•  Field Trips at NGRREC

    These are just a few of our main “go-to” activities, but we can and often do many other water related exercises as well. The activities featured here are the larger ones, which we are working to align with national learning standards. This process will be completed soon.

    We love to tailor experiences to accommodate group size and topics currently be discussed in your classroom. 

    Stream Discovery Indoor Stream
    Grades 3 – 8 (Field Station or Classroom Activity)

    Students will learn what a watershed is, what watershed(s) they are located in, and how pollution from several different regions can ultimately end up in the same place. We will then talk about what macroinvertebrates are, and how scientists are able to use these creatures to determine the condition of our fresh waters. Students will then collect laminated macroinvertebrate cards out of our mock stream and calculate the condition of the stream based on the macroinvertebrates they found. They will then compare their findings with other students and discuss the results.

    IndoorStream

    Macro Mayhem (a Project WET activity)
    Grades 3 – 8 (Classroom Activity – must have gym or outdoor space)

    Students will learn how pollution affects aquatic macroinvertebrates (water bugs) by playing a special game of tag. Students will be running around as they role play the different bug groups found in streams. At the end of the game, students will be able to see the effects pollution had on their stream and they will learn how scientists use these bugs to monitor water quality. 

    MacroMayem

    We All Live Downstream
    Grades K – 12 (Field Station or Classroom Activity)

    K-2 Description
    Students will stand in a line and pretend to be part of a stream. They will each be handed a piece of “pollution”, and as a tub of water passes them, they will throw their pollution into the water. We will stop every so often to check on the quality of the water as it gets dirtier and dirtier. By the time all students have thrown in their pollution, the water will be very dirty. We will then talk about who is responsible for polluting the river. We will talk about how, even though each of them only threw in a tiny piece of pollution, the water still ended up very dirty. This activity will prompt students to think about how a little bit adds up, and how everyone needs to do their part to help keep our waters clean.

    3-8 Description
    Students will be broken into groups, and each group will be assigned a land use type (agriculture, construction, residential, etc.). Students will brainstorm within their group and come up with the different types of pollution they think could potentially come from their land use type and end up in the local water source. A tub of water will then be passed around, and each group will be able to add their type of “pollution” to the water. We will stop every so often to check on the quality of the water as it gets dirtier and dirtier.  We will discuss the ease of cleaning the water, and how before a certain point, to clean the water would actually be quite simple and cost effective. By the end, the water will be quite dirty and will cost a lot to clean up. We will then discuss how a little bit here and there can add to a big problem.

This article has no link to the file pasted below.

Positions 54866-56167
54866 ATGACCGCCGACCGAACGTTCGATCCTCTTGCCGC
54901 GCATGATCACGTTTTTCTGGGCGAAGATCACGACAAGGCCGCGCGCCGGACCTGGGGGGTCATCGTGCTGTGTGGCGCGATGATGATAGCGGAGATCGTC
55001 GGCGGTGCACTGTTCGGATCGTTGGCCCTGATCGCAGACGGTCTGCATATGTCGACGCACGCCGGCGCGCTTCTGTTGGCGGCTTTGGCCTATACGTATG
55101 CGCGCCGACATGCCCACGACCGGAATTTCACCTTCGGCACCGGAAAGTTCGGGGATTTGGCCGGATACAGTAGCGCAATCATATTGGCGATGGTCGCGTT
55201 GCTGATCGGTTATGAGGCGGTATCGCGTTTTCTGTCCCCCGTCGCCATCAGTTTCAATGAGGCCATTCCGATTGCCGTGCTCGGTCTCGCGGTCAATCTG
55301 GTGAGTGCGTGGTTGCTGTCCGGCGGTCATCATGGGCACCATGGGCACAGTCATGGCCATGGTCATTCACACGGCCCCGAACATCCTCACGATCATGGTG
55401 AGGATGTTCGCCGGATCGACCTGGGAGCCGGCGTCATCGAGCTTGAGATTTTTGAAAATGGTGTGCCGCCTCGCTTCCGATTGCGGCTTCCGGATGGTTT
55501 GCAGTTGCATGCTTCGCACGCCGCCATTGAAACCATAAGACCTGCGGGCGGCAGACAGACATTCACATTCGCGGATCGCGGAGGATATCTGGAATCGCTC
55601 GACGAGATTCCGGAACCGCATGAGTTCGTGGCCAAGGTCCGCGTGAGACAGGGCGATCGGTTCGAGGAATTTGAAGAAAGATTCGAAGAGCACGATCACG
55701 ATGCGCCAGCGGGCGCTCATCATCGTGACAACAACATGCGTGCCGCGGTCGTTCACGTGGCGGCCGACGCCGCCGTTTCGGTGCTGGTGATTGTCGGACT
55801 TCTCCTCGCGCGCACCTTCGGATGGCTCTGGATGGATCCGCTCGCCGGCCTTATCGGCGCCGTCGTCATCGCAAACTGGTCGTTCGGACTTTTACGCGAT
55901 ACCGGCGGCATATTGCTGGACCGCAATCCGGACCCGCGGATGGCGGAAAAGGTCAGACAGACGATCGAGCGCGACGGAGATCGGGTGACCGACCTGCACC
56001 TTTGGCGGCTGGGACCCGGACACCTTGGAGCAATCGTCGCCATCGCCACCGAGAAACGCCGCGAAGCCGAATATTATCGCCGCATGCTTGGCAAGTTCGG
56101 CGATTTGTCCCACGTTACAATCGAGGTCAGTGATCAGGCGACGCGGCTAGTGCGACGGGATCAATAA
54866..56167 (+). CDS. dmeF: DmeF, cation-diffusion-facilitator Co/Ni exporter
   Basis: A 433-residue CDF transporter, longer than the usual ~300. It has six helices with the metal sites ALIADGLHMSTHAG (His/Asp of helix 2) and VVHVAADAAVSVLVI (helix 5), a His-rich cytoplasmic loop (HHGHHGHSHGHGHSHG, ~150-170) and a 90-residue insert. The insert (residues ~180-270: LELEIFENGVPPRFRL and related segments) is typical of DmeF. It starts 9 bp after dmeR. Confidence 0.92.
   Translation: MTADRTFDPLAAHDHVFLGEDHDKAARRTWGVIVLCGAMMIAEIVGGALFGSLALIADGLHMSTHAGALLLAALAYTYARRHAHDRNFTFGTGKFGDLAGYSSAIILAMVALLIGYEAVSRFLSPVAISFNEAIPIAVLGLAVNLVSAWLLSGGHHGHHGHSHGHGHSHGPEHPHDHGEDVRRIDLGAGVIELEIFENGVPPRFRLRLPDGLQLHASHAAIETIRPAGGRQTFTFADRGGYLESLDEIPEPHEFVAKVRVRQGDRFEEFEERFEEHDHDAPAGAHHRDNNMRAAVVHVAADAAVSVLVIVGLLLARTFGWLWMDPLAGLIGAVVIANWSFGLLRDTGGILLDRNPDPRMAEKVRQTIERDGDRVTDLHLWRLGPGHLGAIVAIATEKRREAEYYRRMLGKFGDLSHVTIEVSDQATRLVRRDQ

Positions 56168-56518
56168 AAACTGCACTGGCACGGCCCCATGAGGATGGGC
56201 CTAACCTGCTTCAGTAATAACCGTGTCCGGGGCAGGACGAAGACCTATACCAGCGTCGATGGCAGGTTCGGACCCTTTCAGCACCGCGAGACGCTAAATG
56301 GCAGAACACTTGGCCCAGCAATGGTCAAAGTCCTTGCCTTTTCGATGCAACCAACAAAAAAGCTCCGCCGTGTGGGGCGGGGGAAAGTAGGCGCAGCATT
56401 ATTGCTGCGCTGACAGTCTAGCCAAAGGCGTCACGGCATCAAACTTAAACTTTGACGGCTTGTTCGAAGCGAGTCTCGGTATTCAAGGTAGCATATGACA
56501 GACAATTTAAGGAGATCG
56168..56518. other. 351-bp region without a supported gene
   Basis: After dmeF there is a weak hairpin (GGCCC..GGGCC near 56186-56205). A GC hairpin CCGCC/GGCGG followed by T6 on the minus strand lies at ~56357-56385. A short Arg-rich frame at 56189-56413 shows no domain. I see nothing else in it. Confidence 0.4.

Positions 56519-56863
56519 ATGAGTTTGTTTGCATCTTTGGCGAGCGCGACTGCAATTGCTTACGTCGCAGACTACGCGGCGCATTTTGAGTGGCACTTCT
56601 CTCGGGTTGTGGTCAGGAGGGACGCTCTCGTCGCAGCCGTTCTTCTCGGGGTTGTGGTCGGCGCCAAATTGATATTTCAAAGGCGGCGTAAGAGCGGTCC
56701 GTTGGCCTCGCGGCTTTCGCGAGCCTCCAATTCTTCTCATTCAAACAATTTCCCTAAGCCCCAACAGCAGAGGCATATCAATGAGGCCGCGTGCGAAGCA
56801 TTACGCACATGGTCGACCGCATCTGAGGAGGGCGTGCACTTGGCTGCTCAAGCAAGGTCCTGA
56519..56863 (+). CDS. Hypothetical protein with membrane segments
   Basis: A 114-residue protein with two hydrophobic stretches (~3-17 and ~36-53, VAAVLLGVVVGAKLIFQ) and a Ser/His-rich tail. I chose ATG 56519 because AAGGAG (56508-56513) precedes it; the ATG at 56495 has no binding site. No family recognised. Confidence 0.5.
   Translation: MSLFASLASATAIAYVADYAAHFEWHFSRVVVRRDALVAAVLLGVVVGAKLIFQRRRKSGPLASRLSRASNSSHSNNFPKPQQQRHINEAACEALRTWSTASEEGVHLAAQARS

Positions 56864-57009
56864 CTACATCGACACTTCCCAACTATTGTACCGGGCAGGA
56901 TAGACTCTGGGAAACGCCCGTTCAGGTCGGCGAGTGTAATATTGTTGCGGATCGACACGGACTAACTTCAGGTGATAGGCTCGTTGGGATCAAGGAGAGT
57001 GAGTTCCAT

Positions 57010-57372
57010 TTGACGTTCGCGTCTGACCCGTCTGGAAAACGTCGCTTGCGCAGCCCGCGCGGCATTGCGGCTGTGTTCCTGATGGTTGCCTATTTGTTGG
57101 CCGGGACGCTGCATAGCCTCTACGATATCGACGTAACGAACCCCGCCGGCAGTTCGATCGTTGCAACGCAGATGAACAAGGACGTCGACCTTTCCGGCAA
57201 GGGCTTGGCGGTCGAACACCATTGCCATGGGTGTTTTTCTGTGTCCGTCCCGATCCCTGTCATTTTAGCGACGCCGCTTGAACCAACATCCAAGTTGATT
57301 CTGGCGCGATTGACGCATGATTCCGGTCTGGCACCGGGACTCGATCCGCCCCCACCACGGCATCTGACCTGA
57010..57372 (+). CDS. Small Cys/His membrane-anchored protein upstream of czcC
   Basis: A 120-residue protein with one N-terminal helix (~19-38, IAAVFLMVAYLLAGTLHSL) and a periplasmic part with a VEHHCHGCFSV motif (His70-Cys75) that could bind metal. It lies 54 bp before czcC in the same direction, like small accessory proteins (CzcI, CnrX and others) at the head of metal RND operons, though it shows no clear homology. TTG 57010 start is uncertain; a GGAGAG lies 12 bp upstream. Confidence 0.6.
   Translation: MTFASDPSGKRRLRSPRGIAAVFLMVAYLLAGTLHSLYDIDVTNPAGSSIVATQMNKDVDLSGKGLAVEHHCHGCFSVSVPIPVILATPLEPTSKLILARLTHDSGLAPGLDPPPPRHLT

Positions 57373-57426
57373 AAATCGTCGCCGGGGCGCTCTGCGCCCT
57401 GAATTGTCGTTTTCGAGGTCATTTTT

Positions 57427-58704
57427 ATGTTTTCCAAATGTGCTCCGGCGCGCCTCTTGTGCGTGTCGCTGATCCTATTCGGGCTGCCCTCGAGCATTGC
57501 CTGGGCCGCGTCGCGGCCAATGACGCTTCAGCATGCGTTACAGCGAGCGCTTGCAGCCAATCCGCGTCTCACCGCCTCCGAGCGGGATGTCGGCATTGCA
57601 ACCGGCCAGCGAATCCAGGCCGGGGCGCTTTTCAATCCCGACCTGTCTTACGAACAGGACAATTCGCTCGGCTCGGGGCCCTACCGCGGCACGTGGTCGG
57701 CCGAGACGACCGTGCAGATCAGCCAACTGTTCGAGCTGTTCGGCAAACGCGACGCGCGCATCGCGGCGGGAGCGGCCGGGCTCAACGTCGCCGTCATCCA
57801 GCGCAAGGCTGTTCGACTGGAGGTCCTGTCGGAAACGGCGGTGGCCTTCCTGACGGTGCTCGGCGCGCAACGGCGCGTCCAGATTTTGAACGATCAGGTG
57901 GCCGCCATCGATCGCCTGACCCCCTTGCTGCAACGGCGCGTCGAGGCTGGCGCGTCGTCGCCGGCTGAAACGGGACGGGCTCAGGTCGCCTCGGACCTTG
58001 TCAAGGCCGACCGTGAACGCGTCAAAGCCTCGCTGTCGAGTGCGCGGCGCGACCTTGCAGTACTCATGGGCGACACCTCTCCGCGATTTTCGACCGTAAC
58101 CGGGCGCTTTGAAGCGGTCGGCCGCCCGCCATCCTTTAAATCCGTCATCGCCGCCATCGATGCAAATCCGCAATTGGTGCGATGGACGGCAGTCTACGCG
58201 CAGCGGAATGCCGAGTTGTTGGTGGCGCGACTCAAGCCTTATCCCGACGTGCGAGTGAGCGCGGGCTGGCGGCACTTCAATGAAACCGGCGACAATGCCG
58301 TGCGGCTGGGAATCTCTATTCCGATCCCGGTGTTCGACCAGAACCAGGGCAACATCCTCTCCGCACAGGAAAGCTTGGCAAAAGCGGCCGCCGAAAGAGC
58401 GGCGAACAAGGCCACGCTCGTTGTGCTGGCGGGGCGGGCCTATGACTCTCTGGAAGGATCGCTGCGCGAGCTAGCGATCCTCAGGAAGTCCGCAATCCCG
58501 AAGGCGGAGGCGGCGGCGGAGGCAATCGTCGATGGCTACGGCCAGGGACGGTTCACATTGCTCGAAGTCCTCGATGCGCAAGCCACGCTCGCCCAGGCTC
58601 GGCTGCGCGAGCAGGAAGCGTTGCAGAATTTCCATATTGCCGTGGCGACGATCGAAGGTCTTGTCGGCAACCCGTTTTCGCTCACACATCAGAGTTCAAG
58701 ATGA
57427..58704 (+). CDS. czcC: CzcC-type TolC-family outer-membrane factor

9-12 Description
    Students will be broken into groups, and each group will be assigned a land use type (agriculture, construction, residential, etc.). Students will brainstorm within their group and come up with the different types of pollution they think could potentially come from their land use type and end up in the local water source. A tub of water will then be passed around, and each group will be able to add their type of “pollution” to the water. We will stop every so often to check on the quality of the water as it gets dirtier and dirtier.  We will discuss the ease of cleaning the water, and how before a certain point, to clean the water would actually be quite simple and cost effective. By the end, the water will be quite dirty and will cost a lot to clean up. We will then discuss how a little bit here and there can add to a big problem. Students will then go back to the groups and brainstorm ways in which to prevent pollution runoff from their land use type. This could be changes in behavior or engineering alterations. *This second brainstorm activity can be done later with the teacher instead, depending on time constraints.*